About the end of November, after exactly one quarter year, I left my employer, Johnson, mostly because he insisted that I ought to see a little more of the country and, in truth, the little which I had seen so far seemed pretty unimportant. Therefore, I embarked trustfully on the train with $17 in my pocket (the first American money I had earned) and travelled to Buffalo on Lake Erie, where I landed the next day with a conspicuously thinner purse. The reason I chose this particular place to commence a trip west was not to miss an opportunity of seeing Niagara and the Falls. When I arrived in Buffalo and after I had immediately made a trip to the aforementioned inspiring wonder of nature, I soon found that my cash reserve would not stand any kind of a trip west. So I decided to stay here and find a job. It wasn't easy but I finally succeeded. The editor of the local daily German paper, the "Buffalo Democrat", who was buried in work, accepted my offer to work for him, after he had discovered the modesty of my requirements. Consequently, I started work and, in a few days found myself editor, foreman of the print shop, etc., a sort of Jack-of-all-trades. Setting type I learned easily and so fast that I believe I could now, if necessary, hold a job as printer. I had the pleasure of seeing that, under my direction, the paper gained in reputation, even beyond the local limits and, what is most important, the number of subscribers increased.
I soon felt at home in the city, found many nice acquaintances, took part in club activities and also joined an amateur theatrical company (took the part of Secretary Wurm in a public performance of Schiller's "Kabale und Liebe" and was well received).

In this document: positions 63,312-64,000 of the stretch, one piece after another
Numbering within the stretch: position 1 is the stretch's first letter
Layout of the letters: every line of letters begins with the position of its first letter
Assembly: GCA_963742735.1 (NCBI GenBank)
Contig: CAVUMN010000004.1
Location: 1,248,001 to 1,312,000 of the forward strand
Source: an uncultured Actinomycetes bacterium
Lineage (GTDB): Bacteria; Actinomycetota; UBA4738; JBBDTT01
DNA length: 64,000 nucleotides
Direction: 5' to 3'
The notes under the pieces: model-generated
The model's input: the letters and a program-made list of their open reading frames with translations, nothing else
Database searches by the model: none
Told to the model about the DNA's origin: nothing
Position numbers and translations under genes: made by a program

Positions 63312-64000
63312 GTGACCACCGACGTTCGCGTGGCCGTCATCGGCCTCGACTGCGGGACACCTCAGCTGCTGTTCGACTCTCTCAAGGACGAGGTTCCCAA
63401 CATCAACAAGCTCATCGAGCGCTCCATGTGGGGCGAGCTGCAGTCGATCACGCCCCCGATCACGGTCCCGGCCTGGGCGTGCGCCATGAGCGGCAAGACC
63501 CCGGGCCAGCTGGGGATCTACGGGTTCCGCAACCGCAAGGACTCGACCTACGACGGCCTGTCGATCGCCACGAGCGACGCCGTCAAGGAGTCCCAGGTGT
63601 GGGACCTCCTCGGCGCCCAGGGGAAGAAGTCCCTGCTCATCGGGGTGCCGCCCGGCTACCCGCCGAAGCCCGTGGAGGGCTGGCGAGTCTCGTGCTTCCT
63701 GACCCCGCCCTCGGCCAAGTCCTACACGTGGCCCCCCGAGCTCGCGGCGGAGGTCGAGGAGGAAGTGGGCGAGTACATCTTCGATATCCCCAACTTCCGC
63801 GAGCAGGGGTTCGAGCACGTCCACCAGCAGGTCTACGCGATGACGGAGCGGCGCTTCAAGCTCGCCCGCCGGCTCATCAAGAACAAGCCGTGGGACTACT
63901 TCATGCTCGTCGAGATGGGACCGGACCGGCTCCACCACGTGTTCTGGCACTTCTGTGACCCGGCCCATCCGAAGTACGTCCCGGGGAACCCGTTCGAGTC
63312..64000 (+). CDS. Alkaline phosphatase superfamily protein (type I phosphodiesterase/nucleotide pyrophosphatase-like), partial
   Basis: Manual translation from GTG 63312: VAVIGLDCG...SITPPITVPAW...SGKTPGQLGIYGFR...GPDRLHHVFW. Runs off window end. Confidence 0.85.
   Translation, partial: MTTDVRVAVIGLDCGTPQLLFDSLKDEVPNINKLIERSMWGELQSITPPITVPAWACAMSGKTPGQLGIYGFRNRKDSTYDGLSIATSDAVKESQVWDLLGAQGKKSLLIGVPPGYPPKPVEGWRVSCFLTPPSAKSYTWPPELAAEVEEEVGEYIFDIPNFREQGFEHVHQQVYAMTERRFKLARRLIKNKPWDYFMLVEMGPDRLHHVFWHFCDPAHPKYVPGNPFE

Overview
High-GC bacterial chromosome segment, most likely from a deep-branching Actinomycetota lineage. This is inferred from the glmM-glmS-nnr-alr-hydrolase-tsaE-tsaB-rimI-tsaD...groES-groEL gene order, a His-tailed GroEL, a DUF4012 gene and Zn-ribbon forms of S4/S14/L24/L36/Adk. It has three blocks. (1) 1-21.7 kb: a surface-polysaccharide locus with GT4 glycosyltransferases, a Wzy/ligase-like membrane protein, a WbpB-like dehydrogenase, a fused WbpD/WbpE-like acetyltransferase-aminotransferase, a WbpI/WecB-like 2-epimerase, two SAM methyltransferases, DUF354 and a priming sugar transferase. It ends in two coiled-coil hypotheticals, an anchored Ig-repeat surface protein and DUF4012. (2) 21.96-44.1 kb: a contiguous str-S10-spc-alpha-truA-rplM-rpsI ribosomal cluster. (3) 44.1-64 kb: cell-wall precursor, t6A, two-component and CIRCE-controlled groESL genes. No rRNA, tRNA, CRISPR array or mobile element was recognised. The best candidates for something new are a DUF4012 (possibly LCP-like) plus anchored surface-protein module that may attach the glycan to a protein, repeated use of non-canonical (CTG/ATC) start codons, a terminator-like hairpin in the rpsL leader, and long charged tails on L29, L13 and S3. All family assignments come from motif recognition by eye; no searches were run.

In short, to all outward appearances, I was leading a very comfortable life, in which the chief ingredient was lacking - my wife.
Her absence kept me in a melancholy state much of the time and this feeling became stronger every day, so that a life, which I really cannot complain about, seems very bitter to me. But then those are troubles connected with the state of matrimony, they sometimes make me think longingly of the happy times of bachelorhood, where one has no further worries beyond those of the present.
In January I sent you a copy of a weekly also put out by my paper, but I notice from your letter that it did not arrive. It will probably be impossible to get any German American papers to their destination in Germany, they are all undoubtedly forbidden.
Beginning of February I came here as assistant editor of the (New York) Abendzeitung, a large daily, which is two years old and is recognized at the moment as the leading paper in the Union (among the German language papers, of course, of which there are about 220; one is even being started in California). Since then I have been living here, without having had any further adventures.
I get $30 a month, approximately 45 (Prussian thaler), an amount on which one can live comfortably even here in New York. At any rate I doubt whether, with the existing postal conditions in Germany, I could have achieved a similar position there. I would have reestablished relations with the Berliner Nationalzeitung long ago, if I could find an address, through which I could send them articles. Everything directly addressed to the paper is confiscated (I have found that out). Please write to the editors from Magdeburg in my name and ask them to give you such an address. Also please mention that it was not my fault they did not receive the correspondence contracted for, so I sent three articles in July, two in August of last year, and only stopped because lack of acknowledgment had convinced me the articles had not been received. As soon as you hear write me, or perhaps the National Zeitung can write me directly, as I believe the danger of mail in this direction being intercepted, is not as great.
Mention in your letter that I have been for some time editor of a large German paper (Abendzeitung), therefore am at the source of the news, and that the respect in which the paper is held in the United States will be assurance of the quality of the articles.
Regards to sisters and brother-in-law, Hallbrockens,etc.
Your faithful brother
After writing you (brother Askan to sister Sophie)
I wrote to Berlin on the 8th until now (Sept. 6.). I have received no answer. If I get one in time I will write Herrmann, so that the letter will go with a ship leaving Bremen on the 18th.
If Bertha doesn't write then you could enclose a letter with mine, but you must write on thin paper so that the letter doesn't weigh too much.
Regards to all, I remain,
Your loving brother,